The Imagining Queer Europe Then and Now conference ended with Graham Bell Tornado‘s spectacular live performance, ANTITAINMENT ’70 at Edinburgh’s Traverse Theatre. The musical cabaret performance combined singing, video projections and sociopolitical commentary focused on comparisons between British performers with their Spanish contemporaries, addressing the different levels of freedom experienced by queers in 1970s UK and post-Franco Spain. Photo by Conny Karlsson Lundgren.
Berlin-based artist Liz Rosenfeld narrated an hour-long performance lecture as the opening event on Day 2 of the Imagining Queer Europe Then and Now conference on March 15, 2019. The audience was led into a darkened theatre space at Traverse Theatre, where they heard Rosenfeld’s voice over speakers, but could not see her. Rosenfeld recounted the many ways cruising functions as a theme and method in her practice, pointing to key moments in her career, and screening three short videos that directly addressed the theme, including the premiere of Between Revolutions (2019). Audience members were invited to ‘cruise’ around the space while she spoke, moving from chair to chair, corner to corner, in the darkroom atmosphere Rosenfeld created.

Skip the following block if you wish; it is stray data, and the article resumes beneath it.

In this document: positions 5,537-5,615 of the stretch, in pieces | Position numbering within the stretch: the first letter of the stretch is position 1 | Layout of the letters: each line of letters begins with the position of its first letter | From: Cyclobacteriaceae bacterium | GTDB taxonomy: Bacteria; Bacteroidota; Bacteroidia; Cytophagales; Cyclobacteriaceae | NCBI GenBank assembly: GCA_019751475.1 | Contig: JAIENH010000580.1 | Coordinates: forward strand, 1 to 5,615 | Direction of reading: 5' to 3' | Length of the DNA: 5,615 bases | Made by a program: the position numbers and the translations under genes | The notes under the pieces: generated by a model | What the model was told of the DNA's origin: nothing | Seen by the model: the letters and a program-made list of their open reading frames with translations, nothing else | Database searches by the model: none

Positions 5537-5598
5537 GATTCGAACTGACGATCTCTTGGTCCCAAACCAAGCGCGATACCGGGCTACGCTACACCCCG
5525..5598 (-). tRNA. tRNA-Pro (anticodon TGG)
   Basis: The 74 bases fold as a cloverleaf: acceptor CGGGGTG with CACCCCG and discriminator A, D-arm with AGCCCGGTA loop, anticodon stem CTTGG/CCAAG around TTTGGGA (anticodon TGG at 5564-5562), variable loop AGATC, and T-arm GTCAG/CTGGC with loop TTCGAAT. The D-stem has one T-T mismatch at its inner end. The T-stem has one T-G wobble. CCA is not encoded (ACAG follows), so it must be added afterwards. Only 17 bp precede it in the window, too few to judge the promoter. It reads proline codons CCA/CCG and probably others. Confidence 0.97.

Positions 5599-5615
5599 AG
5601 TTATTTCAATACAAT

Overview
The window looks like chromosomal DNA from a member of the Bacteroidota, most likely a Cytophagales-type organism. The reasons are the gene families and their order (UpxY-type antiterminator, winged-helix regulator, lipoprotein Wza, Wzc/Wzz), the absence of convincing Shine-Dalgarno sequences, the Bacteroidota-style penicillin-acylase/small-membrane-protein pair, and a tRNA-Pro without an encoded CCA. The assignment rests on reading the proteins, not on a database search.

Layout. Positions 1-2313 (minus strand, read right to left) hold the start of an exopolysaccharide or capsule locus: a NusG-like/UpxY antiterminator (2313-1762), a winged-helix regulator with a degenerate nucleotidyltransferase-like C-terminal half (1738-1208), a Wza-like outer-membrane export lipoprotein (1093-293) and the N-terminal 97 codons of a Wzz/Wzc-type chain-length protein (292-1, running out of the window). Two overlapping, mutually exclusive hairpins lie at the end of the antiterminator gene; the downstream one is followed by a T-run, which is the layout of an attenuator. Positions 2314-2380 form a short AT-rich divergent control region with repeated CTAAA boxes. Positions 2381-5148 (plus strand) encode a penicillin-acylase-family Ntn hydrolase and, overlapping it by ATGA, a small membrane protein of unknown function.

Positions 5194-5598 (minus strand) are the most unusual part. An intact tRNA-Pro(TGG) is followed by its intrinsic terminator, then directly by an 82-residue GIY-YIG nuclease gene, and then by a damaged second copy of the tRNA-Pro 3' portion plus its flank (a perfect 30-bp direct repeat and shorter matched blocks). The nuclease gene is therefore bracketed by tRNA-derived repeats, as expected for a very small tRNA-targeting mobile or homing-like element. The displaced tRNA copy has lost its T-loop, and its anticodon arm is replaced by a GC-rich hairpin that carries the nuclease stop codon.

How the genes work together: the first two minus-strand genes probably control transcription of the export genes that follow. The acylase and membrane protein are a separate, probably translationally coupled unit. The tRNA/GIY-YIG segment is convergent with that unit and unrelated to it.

As part of the opening day of CRUSEV’s Imagining Queer Europe Then and Now conference, Stockholm-based artist Conny Karlsson Lundgren presented his multi-media installation ‘(Dissident) Dance Actions’. The piece is the result of research Karlsson Lundgren undertook in the archives of Denmark’s Bøsseaktivisterna (The Gay Activists), and takes form in textiles, film, and a video in which three dancers reënact gestures from the group’s dance actions in the 1970s. Karlsson Lundgren led the audience of approximately fifty conference attendees through his research processes, and screened the moving image material. The event took place at Edinburgh’s Stills Gallery on March 14, 2019. Photographs by Benny Nemerofsky Ramsay and Nat Raha.
CRUSEV UK team member Benny Nemerofsky Ramsay’s audio project Trees Are Fags launched at LUX Moving Image in London on May 18, 2018. Co-commissioned by CRUSEV and LUX, the thirty-minute audio walk explores the history and aesthetics of gay sex cruising in city parks, making a number of arguments about the links between gay men and trees, unpacking the etymology of the word faggot, proposing the bassoon as the voice of arboreal homosexuality, and asking the listener to tune in to the temporal modes of arboreal life. A shuffling collection of choreographic cues, based on the gestural and affective dimensions of cruising, guide the listener on a search not for another human, but for a tree who might be their lover. The cues are programmed so that each user has a different experience of the piece, and is led on a different path. The launch included a conversation between Nemerofsky and LUX curator Matt Carter.
More about Trees Are Fags at www.nemerofsky.ca/trees